Well, it’s been a bit longer than a bit. And you know what? I’m doing okay. The cancer did not spread to my lymph nodes, which means it was contained to my breast, and I have an excellent prognosis for a long and healthy life.
A life I intend to live out loud both on the page and off the page as I continue to be my authentic goofy imperfect loveable savvy wise one-breasted self out in the world.
Wanna join me?
I am looking so forward to reconnecting with you and to hearing about your writing and your own unique “becoming.”
For now, I’ll leave you with this. What is something in your life that you would like clarity about? Pose this question in your journal and then write until your pen leads you to what you already know, a wisdom that no doubt lives in your body, eager for you to deliver it to the light of the page.
I’d love to hear what you discover. If you’re up for sharing, leave a comment below.
Much love and gratitude for your presence in my life and in this community,
I am right there with you as emerge with your story, your rebirthed self, your shining strength. Your phoenix rises and your light shines ever brighter than before. Here’s to a long and lovely life.
Giving thanks for your recovery and healing.
Thank you, Mary, especially for your thought of rebirthing a self. I believe that’s what we are here to do, and writing sure is an exquisite way to do it! Much love, M
This is beautiful and touching. I’m inspired by your courage. Wishing you all love and blessings as you continue your healing journey.
Thank you, Erin. Your words are blessings to me. Much love, M
Marilyn! I woke up thinking about you the other day and am so happy to hear that you took the time you needed to retreat AND that you are back at it – living out loud. Thank you for the beautiful work you do and thank you for taking such exquisite care of you. Sending love and healing light as you journey on. xoxoxo love, Anna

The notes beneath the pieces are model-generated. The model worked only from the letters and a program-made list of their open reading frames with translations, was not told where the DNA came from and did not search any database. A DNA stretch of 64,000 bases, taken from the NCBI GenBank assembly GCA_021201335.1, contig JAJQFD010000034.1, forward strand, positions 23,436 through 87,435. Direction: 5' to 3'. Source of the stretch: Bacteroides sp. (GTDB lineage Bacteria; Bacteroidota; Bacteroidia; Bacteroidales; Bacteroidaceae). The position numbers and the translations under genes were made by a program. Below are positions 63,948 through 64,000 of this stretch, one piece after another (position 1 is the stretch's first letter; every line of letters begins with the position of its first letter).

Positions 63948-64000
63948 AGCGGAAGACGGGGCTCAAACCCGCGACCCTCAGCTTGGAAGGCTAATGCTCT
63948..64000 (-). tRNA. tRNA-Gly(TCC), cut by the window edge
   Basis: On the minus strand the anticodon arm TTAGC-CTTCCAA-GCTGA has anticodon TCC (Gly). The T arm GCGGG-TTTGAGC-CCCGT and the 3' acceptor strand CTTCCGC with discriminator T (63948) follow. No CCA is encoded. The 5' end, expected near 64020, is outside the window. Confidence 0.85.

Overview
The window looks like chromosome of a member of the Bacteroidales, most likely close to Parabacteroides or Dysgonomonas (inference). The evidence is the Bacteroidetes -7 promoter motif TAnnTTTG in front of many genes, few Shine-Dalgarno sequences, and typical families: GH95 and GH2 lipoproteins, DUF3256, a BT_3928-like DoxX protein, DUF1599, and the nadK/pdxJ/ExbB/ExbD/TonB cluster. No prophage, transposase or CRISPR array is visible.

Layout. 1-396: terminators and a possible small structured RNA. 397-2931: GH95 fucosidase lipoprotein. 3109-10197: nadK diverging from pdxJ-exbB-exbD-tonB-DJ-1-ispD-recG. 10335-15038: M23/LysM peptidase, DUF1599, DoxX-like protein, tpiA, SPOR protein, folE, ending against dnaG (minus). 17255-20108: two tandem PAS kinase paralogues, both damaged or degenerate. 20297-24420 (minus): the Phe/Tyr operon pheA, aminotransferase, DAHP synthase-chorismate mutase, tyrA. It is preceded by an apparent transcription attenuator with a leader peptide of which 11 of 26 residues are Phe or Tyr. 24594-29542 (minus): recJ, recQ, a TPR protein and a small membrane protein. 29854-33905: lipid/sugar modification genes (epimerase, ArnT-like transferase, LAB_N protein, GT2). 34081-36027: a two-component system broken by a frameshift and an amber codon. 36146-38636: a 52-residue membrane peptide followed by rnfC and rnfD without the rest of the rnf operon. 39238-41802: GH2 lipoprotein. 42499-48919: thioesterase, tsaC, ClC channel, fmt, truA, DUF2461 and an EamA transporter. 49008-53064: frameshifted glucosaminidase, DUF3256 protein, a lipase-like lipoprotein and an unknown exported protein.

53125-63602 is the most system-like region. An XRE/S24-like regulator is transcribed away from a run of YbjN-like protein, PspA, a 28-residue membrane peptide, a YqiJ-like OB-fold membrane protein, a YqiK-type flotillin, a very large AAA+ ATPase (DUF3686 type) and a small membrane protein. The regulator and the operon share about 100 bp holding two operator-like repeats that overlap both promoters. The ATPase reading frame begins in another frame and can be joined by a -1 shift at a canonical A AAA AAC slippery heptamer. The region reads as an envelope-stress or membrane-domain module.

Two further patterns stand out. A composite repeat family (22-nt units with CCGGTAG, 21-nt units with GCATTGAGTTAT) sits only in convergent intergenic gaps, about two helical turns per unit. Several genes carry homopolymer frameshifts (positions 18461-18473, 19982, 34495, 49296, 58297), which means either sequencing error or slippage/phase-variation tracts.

Anna! I was thinking of you THIS MORNING! Love how connected we are across time and space. That must be your heart magic at work :). Thank you so much for your note. Much love to you and Kathleen, M
Thank you so much for being vulnerable and sharing your story.
Hi, Kathy. Thank you for your encouragement and for the reminder that vulnerability is the way of the story. xo, M
Marilyn, Your writing certainly has not dimmed after the mastectomy retreat and is brighter and more compelling than ever. And yes, you are one powerful audaciously brave motherfucker!! Thank you for sharing your journey and being your wonderful, insightful writerly self!! Big warm girlfriend hugs! Lisa
Hee! You cussed! Thank you, Lisa! Big warm girlfriend hugs right backatcha!Love love, M
Marilyn, Thank you for for sharing your powerful, inspiring story. I wish you all the best in your healing and recovery! -Keri
Thank you so much, Keri. I really appreciate your taking the time to leave me this comment!
Dear Marilyn, so good to read your words. The Body Keeps Score is a book written by Dr. Bessel Van der Kolk. The science community is now catching up with what we’ve known for ages, that our traumas take up residence in our bodies. Thank you for sending me back again to Brenda Miller! Glad you’re back and writing like a motherfucker. Xoxo Ginny
Thanks so much for the book recommendation, Ginny. The body is so intelligent–and I’ve heard it said that it is our first level of consciousness when we come into the world. Makes perfect sense to me. I also appreciate the way you say, “our traumas take up residence in our bodies,” suggesting the body as the home. The body as home is emerging as a metaphor in my current writings on the mastectomy experience. Much love to you, writer friend, M
So good to read this post from you, Marilyn. Your strength and renewed vitality shine through!
Thank you so much Marsha. Hoping to see you at River Teeth! xo, M
Dear Marilyn, I am thrilled that you are back! To retreat after what you have been through was so essential! We usually don’t process until after the chemo, surgery or radiation is over. Like a soldier returning from war, we need that time to answer the question, “WHAT THE HELL DID I JUST GO THROUGH?!”
Yay you for doing the work!
Hi, Peggy. Ah, your comment goes straight to my heart, the way you KNOW the importance of taking time to process what our bodies go through, and you acknowledgement that it is indeed work. Than you for that! Big love back at you, M